This maritime thriller is based on the real-life 1998 story of Tom and Eileen Lonergan, an American couple who went scuba diving with a professional tourist company but were left stranded at sea and surrounded by sharks when the tour boat accidentally left without them. The film was made for only $130,000 by a husband-and-wife pair of scuba divers named Chris Kentis and his wife Laura Lau. Roger Ebert praised the film highly: “Rarely, but sometimes, a movie can have an actual physical effect on you. It gets under your defenses and sidesteps the ‘it’s only a movie’ reflex and creates a visceral feeling that might as well be real. ‘Open Water’ had that effect on me….To be left behind stirs such anger and hopelessness.”
Capitalizing on the success of his oceanic-tragedy sagas The Titanic and The Abyss, James Cameron returns to the bottom of the ocean for this documentary about the actual wreck of the Titanic. A high-tech light “chandelier” was suspended above the wreckage during filming, allowing for images of the sunken ship that are at once fascinating and terrifying. Much of the ship’s contents are surprisingly intact even after nearly a century of decomposition underwater. The “Ghosts” in the title are special-effects overlays of actors who portray the souls who perished in the luxury liner’s infamous demise.
A group of divers who are canvassing a network of underwater caves in Romania—a country with at least 12,000 registered caves—suddenly encounter packs of ravenous and violent sea creatures. The plot of The Cave is thought to have been inspired by H. P. Lovecraft’s 1916 short story “The Beast in the Cave.” The Austin Chronicle explains that “Here, the sacred mountain is buried within the earth itself: a massive, 90-mile-long cave complex that plummets downward, presumably to hell itself.” Much of the action was filmed within a manmade 750,000-gallon tank.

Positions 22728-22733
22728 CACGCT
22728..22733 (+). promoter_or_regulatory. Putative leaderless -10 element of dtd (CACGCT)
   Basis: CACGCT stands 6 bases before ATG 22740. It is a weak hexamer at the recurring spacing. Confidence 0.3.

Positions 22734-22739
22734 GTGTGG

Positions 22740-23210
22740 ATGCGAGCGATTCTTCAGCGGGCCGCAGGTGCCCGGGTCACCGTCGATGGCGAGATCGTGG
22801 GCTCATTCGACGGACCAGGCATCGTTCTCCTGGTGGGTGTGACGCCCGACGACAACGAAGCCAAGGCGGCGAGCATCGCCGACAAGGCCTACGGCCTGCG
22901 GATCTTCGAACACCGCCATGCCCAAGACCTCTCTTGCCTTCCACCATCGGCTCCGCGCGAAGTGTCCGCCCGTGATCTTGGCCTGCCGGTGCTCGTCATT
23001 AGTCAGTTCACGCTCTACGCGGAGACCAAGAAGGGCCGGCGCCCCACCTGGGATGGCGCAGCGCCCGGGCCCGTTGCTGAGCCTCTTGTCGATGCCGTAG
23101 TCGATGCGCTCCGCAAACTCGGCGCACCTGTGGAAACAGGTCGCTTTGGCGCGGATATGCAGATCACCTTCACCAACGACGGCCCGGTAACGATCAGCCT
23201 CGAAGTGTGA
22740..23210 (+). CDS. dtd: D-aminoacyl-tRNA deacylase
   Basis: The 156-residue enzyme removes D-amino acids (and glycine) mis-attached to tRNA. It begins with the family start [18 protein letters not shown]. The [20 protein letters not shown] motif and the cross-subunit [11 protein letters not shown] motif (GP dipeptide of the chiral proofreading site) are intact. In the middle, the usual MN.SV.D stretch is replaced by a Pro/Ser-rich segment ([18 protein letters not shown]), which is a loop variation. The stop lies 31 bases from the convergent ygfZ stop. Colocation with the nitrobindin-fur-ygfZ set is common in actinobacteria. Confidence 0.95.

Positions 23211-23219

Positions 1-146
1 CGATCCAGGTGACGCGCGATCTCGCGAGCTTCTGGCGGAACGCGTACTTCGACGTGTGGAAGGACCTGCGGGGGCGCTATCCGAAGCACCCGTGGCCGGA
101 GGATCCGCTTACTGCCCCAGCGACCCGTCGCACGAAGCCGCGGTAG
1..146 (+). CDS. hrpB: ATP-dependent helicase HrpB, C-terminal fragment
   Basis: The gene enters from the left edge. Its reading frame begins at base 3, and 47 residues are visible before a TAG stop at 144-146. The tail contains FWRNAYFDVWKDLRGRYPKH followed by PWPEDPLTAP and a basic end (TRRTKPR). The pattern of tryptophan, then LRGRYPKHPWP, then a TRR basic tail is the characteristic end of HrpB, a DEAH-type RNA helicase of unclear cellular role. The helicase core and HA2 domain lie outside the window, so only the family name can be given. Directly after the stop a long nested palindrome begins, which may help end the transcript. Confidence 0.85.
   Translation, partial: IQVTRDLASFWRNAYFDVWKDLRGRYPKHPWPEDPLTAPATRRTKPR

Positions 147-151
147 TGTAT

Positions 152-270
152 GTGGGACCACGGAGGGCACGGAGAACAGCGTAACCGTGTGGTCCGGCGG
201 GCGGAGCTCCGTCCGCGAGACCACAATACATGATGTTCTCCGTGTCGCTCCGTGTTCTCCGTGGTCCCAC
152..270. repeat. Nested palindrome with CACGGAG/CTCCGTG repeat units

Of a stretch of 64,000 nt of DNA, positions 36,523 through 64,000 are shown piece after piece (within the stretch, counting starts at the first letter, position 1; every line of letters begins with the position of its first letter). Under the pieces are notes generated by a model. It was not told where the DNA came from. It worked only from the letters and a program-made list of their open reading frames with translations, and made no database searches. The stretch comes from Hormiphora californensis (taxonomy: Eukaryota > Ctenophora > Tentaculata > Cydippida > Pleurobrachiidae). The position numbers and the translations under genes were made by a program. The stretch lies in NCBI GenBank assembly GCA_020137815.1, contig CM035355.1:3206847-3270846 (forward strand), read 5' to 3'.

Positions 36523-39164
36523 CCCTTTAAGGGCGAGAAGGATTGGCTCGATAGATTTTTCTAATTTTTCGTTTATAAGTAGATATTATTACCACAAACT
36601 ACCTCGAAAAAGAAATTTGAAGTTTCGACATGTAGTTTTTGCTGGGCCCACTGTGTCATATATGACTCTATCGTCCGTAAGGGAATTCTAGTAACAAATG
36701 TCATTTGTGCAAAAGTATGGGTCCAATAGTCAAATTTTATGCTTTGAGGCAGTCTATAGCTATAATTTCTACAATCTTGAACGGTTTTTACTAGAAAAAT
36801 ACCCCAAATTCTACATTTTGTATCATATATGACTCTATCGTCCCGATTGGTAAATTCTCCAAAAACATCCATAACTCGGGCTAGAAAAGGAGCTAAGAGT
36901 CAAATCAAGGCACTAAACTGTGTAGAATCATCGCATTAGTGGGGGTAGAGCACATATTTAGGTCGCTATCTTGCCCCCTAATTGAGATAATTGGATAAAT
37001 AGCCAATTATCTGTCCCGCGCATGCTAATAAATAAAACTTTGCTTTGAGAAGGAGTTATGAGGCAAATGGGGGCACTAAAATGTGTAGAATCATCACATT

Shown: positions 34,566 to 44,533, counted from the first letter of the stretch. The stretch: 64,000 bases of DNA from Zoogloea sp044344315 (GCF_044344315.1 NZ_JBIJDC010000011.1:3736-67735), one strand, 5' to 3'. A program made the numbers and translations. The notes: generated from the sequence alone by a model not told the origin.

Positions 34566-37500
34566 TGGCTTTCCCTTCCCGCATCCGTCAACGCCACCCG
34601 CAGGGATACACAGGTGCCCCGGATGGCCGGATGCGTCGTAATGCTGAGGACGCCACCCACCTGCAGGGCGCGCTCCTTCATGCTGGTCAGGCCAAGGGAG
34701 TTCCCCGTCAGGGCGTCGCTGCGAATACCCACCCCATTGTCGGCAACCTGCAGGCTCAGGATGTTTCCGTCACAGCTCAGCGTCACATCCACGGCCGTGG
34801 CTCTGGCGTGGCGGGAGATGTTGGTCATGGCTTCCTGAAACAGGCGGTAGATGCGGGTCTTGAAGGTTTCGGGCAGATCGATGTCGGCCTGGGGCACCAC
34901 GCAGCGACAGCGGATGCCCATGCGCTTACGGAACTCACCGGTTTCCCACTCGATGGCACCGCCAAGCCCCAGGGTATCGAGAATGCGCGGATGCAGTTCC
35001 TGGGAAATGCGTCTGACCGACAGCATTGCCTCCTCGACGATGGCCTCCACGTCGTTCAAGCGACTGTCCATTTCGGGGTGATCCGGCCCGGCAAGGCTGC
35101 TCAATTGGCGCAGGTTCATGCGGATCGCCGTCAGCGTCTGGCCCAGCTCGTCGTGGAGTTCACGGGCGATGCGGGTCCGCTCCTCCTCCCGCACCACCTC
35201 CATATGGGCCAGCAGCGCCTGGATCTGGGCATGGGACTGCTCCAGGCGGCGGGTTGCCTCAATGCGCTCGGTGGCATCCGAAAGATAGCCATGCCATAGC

A group of tourists who are happily sailing along Australia’s Great Barrier Reef suddenly find their sailboat capsized and have to decide whether it’s worth it to swim the ten or so miles to land in what are notoriously shark-infested waters. One member decides to stay on the sinking boat, while the other four take the plunge—only to realize they are being directly targeted by a great white shark. According to Scary Minds, “There’s a feeling of total anarchy as things go down that will leave you breathless, when the shark does attack it’s sudden and deadly, you are left feeling like someone has hit you mid-temple with a sledgehammer.”
Loosely based on real-life events in the 1970s and 1980s surrounding the discovery of a giant reserve of gas and oil in the North Sea above Norway, a diver becomes obsessed with finding a way to build a pipeline on the bottom of the ocean—but his dreams end in tragedy. A reviewer at IMDb says, “this Norwegian drama seems to lack punch in the way it is presented and stretches credibility at times. However, it did hold my interest enough to want to know how it would all turn out.”
A team of male underwater welders is assigned to repair a pipeline 650 feet below the Indian Ocean’s surface. After finishing the welding job and experiencing turbulence, they head up toward the surface but strike a ship’s hull and are sent plummeting down to the ocean floor. As oxygen runs out and with no way to make contact with anyone on land, the group of men must team together to fight for their mutual survival. Horror Cult Films says “Claustrophobic thriller PRESSURE will put you off any sort of submersibles for life with its frightening tale of survival 650ft under the sea.”